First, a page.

Pelvic floor physiotherapy is a specialized area of physiotherapy that focuses on the muscles, ligaments, and connective tissues that support the pelvic organs, including the bladder, uterus, and rectum. Pelvic floor physiotherapy can be helpful in the treatment of a variety of conditions, including urinary incontinence, fecal incontinence, pelvic pain, and sexual dysfunction.
During pelvic floor physiotherapy, a physiotherapist will work with you to develop a personalized treatment plan that may include a variety of techniques, including:
Kegel exercises: These exercises involve contracting and relaxing the muscles of the pelvic floor to improve their strength and endurance.
Activation of transabdominal muscles is crucial in pelvic floor exercises:
*The transabdominal muscle, also known as the transverse abdominis muscle, is a deep muscle that lies beneath the abdominal muscles.
* It plays an important role in stabilizing the trunk and pelvis during movement and is often referred to as the "corset muscle" because of its role in supporting the core.
*The transabdominal muscle is closely related to the pelvic floor muscles, as they work together to support the pelvic organs and maintain continence.
* When these muscles contract together, they create intra-abdominal pressure that helps support the pelvic organs and prevent urinary and fecal incontinence.
Therefore, strengthening and coordinating the transabdominal and pelvic floor muscles together through exercises like the pelvic tilt, bridging, and core stabilization exercises can be beneficial for improving pelvic floor function and reducing symptoms of pelvic floor dysfunction.
It's important to note that proper instruction from a trained healthcare professional is crucial when performing exercises that involve the transabdominal and pelvic floor muscles to ensure proper activation and prevent any unwanted strain or injury.
Physiotherapists also use specialised techniques for treatment. Some of them include:
*Biofeedback: This technique uses sensors to monitor the activity of the pelvic floor muscles and provides visual or auditory feedback to help you learn how to properly contract and relax these muscles.
*Electrical stimulation: This technique involves the use of a small electrical current to stimulate the muscles of the pelvic floor, which can help to improve their strength and function.
*Manual therapy: This may include massage or stretching techniques to help release tension and improve mobility in the pelvic floor muscles.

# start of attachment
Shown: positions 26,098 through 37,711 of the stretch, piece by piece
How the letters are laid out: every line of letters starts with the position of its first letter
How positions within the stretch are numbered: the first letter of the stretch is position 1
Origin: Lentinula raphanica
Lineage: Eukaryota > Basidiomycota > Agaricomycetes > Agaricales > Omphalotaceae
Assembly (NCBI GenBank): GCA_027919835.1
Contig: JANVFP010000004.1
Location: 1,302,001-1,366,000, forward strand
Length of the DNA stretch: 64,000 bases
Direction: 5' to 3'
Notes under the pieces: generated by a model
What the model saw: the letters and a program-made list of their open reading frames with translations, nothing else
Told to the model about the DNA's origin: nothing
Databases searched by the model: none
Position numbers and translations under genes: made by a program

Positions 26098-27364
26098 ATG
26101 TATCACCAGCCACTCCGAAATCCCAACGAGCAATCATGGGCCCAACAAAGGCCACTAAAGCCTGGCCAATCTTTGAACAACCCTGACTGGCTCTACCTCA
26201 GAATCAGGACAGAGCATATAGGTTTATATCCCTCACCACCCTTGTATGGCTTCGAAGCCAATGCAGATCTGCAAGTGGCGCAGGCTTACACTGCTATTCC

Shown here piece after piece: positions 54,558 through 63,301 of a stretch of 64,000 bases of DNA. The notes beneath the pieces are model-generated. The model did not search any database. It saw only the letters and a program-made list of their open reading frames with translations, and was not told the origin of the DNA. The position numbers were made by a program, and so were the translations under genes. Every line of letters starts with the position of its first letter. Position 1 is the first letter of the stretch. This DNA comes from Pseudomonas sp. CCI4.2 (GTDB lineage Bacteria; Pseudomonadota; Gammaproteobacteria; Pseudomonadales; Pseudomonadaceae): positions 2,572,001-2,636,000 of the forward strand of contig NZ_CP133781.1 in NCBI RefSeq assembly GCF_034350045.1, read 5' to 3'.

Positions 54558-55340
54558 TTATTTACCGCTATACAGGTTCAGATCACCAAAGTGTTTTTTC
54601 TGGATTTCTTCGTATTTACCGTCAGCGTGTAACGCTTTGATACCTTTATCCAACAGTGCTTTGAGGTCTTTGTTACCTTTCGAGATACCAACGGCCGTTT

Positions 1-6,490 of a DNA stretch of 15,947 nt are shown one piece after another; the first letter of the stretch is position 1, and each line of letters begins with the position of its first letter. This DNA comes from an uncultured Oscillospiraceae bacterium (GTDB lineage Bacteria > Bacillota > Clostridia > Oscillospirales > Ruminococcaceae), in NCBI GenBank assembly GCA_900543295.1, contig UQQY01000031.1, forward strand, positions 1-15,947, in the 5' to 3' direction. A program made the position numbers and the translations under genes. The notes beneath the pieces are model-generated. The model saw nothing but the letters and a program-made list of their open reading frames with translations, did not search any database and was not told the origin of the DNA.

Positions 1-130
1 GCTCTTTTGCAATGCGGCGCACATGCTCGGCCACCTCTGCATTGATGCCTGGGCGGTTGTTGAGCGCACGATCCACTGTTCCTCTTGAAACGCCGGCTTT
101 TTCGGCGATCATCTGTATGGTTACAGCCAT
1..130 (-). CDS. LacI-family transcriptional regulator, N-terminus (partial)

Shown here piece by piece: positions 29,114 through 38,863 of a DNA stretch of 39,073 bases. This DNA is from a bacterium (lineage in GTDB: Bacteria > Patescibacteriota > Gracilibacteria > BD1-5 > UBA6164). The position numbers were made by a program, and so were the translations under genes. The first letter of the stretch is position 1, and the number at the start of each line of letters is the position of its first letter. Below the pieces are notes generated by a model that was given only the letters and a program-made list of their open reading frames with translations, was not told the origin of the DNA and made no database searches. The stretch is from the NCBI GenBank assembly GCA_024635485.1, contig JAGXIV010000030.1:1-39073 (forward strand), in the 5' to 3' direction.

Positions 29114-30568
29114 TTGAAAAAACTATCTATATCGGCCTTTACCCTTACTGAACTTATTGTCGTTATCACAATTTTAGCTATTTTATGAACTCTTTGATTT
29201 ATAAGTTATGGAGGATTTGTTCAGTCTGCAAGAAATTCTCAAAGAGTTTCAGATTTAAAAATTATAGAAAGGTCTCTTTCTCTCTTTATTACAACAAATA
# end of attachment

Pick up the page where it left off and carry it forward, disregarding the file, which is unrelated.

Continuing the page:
*Education and lifestyle modifications: Your physiotherapist may provide guidance.
*Posture can have a significant impact on the pelvic floor muscles. Poor posture can cause the muscles in the pelvic floor to weaken and become less effective at their role in supporting the bladder, uterus, and rectum.
*Sitting for prolonged periods in a slumped or hunched position can put excessive pressure on the pelvic floor muscles, causing them to stretch and weaken. This can lead to problems such as urinary incontinence, pelvic organ prolapse, and pain during sexual intercourse.
*On the other hand, good posture can help to maintain the strength and integrity of the pelvic floor muscles. When the body is in proper alignment, the pelvic floor muscles can function optimally, supporting the organs and preventing the problems associated with weakened muscles.
*To maintain good posture, it is essential to sit and stand with the back straight, shoulders relaxed, and feet flat on the ground. Engaging the core muscles can also help to support the pelvic floor muscles and improve posture.
*It is crucial to be aware of your posture throughout the day and make adjustments as needed to maintain good alignment. Maintaining good posture can help to prevent problems with the pelvic floor muscles and promote overall health and wellbeing.
Breathing techniques: The following are some breathing techniques commonly used in pelvic floor exercises:
Deep breathing: Inhale deeply through your nose and exhale slowly through your mouth. As you exhale, contract your pelvic floor muscles and lift them upward. Hold for a few seconds and then release the contraction as you inhale.
Diaphragmatic breathing: This technique involves breathing deeply into your belly and expanding your diaphragm. As you exhale, contract your pelvic floor muscles and lift them upward. Hold for a few seconds and then release the contraction as you inhale.
Counted breathing: Inhale deeply through your nose and count to four. Exhale slowly through your mouth and count to six. As you exhale, contract your pelvic floor muscles and lift them upward. Hold for a few seconds and then release the contraction as you inhale.
It is essential to remember that breathing should be coordinated with the pelvic floor muscle contractions. Practice and find the technique that works best for you. You can start with a few repetitions of each exercise and gradually increase as your muscles get stronger. It is also advisable to consult a healthcare professional before starting any new exercise routine. Dietary changes can also help improve pelvic floor function.
Pelvic floor physiotherapy is a safe and effective treatment option for individuals experiencing pelvic floor dysfunction. It is important to consult with a trained physiotherapist to receive proper diagnosis and treatment for your specific condition.